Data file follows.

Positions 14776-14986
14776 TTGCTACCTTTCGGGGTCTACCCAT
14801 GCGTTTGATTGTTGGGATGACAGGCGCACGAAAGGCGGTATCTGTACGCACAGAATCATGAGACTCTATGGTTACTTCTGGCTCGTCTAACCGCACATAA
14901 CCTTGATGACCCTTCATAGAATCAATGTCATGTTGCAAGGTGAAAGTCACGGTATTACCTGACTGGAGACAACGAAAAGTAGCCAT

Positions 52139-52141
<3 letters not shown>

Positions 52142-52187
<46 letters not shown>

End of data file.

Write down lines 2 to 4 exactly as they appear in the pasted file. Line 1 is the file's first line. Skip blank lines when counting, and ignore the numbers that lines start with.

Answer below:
14776 TTGCTACCTTTCGGGGTCTACCCAT
14801 GCGTTTGATTGTTGGGATGACAGGCGCACGAAAGGCGGTATCTGTACGCACAGAATCATGAGACTCTATGGTTACTTCTGGCTCGTCTAACCGCACATAA
14901 CCTTGATGACCCTTCATAGAATCAATGTCATGTTGCAAGGTGAAAGTCACGGTATTACCTGACTGGAGACAACGAAAAGTAGCCAT